Monkey B Virus and Monkeypox Cases Have Recently Been Reported—Here's What the Differences Are
Two rare viruses with the phrase "monkey" in their name are making headlines right now. Monkeypox turned heads at the end of last week, after the Centers for Disease Control and Prevention (CDC) revealed that an American who had recently traveled to Nigeria was diagnosed with the potentially serious virus. The patient traveled on two flights—one from Lagos, Nigeria, to Atlanta on July 8, and the other from Atlanta to Dallas on July 9. CDC officials are currently trying to track down those who came into contact with the patient. The patient, who has not been publicly identified, is currently hospitalized in Dallas.
Monkey B virus is also in the news after the Chinese Centers for Disease Control and Prevention revealed that a 53-year-old biomedical researcher has died from the virus. The researcher dissected two dead monkeys on March 4 and March 6, 2021, and then developed nausea, vomiting, and a fever "with neurological symptoms" a month later. He died on May 27.
While both of these viruses contain the word "monkey," they're not the same. They're "totally different viruses," David Cennimo, MD, associate professor of medicine, adult and pediatric infectious diseases, at the Rutgers New Jersey Medical School, tells Health. Here's what you need to know about these rare viruses that are suddenly being mentioned everywhere, and if you could be at risk.
Monkeypox and monkey B virus have completely different causes
Monkeypox is caused by the monkeypox virus, which is in the same genus as the variola virus, the cause of smallpox. The monkey B virus is a form of herpes B virus, Richard Watkins, MD, an infectious disease physician and professor of internal medicine at the Northeast Ohio Medical University, tells Health. It's worth noting, according to Dr. Cennimo: "Monkeys are not the primary host. It is rodents."
Monkey B virus infections in people are usually caused by macaque monkeys, the CDC says. While chimpanzees and capuchin monkeys can catch the B virus, they usually die from the infection.
"Monkeypox and herpes B are two totally distinct viruses," infectious disease expert Amesh A. Adalja, MD, senior scholar at the Johns Hopkins Center for Health Security in Maryland, tells Health.
Monkeypox and monkey B virus are both rare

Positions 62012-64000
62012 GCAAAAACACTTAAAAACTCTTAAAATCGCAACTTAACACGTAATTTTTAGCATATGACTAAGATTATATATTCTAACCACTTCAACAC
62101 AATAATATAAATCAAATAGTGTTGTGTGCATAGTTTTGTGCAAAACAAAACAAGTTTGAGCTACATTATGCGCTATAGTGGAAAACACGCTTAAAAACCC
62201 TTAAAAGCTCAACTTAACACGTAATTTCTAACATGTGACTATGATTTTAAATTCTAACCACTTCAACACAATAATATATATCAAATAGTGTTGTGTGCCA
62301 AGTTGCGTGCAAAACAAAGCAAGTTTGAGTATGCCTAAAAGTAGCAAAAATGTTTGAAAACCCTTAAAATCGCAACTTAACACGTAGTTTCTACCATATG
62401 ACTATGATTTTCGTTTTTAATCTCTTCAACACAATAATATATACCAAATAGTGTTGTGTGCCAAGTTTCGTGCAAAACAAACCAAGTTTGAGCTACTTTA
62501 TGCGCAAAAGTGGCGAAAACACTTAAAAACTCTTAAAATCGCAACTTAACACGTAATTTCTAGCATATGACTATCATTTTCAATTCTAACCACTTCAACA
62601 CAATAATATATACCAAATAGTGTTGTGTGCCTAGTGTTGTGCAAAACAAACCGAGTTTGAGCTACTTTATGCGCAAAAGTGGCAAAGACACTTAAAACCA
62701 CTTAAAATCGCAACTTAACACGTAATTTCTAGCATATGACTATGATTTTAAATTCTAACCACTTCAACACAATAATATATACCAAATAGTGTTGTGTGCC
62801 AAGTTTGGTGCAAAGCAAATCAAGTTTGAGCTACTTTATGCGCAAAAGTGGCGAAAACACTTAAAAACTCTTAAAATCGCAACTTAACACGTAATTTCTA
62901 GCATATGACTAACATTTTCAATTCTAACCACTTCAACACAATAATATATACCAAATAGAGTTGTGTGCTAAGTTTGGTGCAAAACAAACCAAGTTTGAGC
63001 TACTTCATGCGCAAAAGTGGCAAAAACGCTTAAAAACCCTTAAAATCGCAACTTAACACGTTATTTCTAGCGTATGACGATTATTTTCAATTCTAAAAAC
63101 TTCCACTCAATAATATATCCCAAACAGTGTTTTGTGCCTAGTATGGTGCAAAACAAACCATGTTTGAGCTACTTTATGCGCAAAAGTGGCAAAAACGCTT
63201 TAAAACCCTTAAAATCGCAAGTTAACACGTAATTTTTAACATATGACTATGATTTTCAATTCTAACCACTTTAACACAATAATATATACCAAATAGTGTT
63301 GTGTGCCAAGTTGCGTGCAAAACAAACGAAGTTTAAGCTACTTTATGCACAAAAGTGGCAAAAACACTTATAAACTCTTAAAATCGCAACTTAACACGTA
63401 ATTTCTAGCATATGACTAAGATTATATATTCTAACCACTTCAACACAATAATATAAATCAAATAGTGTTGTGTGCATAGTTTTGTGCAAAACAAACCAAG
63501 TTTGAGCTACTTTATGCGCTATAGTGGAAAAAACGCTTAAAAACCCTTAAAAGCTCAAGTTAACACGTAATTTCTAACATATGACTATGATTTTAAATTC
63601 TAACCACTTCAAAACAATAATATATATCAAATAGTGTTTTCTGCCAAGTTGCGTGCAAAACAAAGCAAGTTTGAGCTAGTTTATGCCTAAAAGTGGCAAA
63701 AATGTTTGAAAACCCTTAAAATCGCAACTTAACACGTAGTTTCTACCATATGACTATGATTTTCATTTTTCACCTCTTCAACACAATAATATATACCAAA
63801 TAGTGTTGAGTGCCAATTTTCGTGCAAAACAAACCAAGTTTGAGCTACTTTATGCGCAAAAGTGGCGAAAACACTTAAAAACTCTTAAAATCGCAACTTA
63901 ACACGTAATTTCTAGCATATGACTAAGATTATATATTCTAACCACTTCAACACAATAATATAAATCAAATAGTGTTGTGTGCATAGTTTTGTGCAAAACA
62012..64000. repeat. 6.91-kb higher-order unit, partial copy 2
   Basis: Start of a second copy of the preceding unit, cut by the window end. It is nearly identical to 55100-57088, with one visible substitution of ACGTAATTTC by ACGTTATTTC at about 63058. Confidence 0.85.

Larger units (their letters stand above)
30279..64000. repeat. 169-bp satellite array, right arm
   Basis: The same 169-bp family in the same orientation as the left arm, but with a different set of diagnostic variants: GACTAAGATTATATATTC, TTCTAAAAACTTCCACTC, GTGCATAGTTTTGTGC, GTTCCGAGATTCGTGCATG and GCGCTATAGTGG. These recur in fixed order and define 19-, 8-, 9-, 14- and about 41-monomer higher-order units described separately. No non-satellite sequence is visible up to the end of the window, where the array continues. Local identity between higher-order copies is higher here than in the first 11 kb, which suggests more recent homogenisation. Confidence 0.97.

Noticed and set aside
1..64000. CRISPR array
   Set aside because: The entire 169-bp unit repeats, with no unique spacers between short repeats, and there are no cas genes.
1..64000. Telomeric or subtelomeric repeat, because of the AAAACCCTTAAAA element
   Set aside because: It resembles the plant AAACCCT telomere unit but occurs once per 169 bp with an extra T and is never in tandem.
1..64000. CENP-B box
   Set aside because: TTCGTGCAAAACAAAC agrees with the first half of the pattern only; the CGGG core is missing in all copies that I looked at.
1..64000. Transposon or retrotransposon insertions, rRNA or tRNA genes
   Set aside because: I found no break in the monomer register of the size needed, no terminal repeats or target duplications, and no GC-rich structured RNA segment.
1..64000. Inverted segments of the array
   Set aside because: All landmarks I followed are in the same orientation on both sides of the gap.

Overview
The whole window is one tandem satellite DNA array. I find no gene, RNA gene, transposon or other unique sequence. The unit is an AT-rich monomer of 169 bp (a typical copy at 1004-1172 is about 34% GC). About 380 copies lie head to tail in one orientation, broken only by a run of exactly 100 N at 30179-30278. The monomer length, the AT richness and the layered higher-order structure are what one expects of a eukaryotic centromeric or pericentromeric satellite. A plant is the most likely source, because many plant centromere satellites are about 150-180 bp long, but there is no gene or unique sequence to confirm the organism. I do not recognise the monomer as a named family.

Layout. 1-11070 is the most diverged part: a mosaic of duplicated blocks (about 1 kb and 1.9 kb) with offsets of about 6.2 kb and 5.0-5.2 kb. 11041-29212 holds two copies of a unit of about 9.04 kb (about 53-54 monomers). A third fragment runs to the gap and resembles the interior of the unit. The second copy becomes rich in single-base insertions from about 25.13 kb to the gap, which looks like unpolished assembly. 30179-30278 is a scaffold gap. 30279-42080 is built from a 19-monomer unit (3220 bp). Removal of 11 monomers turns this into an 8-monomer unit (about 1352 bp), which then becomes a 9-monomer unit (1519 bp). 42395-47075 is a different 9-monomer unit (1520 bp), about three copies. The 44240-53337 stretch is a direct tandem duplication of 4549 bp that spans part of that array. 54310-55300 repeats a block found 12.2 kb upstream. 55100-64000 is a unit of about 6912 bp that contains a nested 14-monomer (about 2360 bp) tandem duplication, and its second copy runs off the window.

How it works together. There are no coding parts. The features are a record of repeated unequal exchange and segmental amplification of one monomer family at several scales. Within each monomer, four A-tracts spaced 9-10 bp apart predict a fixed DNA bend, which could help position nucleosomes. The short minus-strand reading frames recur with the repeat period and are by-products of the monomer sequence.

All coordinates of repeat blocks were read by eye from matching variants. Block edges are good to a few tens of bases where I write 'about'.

Monkeypox is a rare disease that's even more rare in the US, according to the CDC. The virus is most common in the Democratic Republic of Congo, according to CDC data, but it has appeared in the US in the past. An outbreak of the virus in 2003 in America caused 47 cases.
Monkey B virus infections in people are also rare, with only 50 documented infections ever identified, the CDC says. Most people were infected after getting bit or scratched by a monkey, or when tissue or fluids from an infected monkey got on their broken skin, such as via a needle stick or cut. "Herpes B is primarily a threat to workers who work with Old World monkeys," Dr. Adalja says. (Old World monkeys are found in Africa and Asia.) "Facilities have protocols in place for exposures."
There are some overlapping symptoms between monkeypox and monkey B virus
According to the CDC, monkeypox symptoms include:
- Muscle aches
- Swollen lymph nodes
These symptoms are followed by bumps that progress through five separate stages, ending in scabs that fall off. The illness usually lasts from two to four weeks, according to the CDC.
Monkey B virus is "severe," Dr. Cennimo says. The CDC says that the first symptoms are usually flu-like, including:
- Fever and chills
- Muscle aches
After that, you may develop small blisters on the area of your body that had contact with the monkey, along with these symptoms:
- Shortness of breath
- Nausea and vomiting
- Abdominal pain
If the disease progresses, the virus will spread and cause swelling of the brain and spinal cord, resulting in symptoms like:
- Pain, numbness, and itching near the infection site
- Problems with muscle coordination
- Brain damage and severe damage to the nervous system
People can also develop breathing issues and subsequently die from the infection, usually one day to three weeks after they first have symptoms.
Both monkeypox and monkey B virus can be deadly
According to the CDC, one in 10 people in Africa who catch monkeypox die from the virus. Of the 50 documented cases of people who have contracted monkey B virus, 21 have died, the CDC says.
Should you worry about contracting monkey B virus or monkeypox?
"I do not think people should be concerned about this virus," Dr. Cennimo says about monkeypox. As for monkey B virus, Dr. Adalja points out that documented cases have happened in laboratory researchers who specifically work on monkeys. If that doesn't describe you, he says, the virus is unlikely to be a risk.
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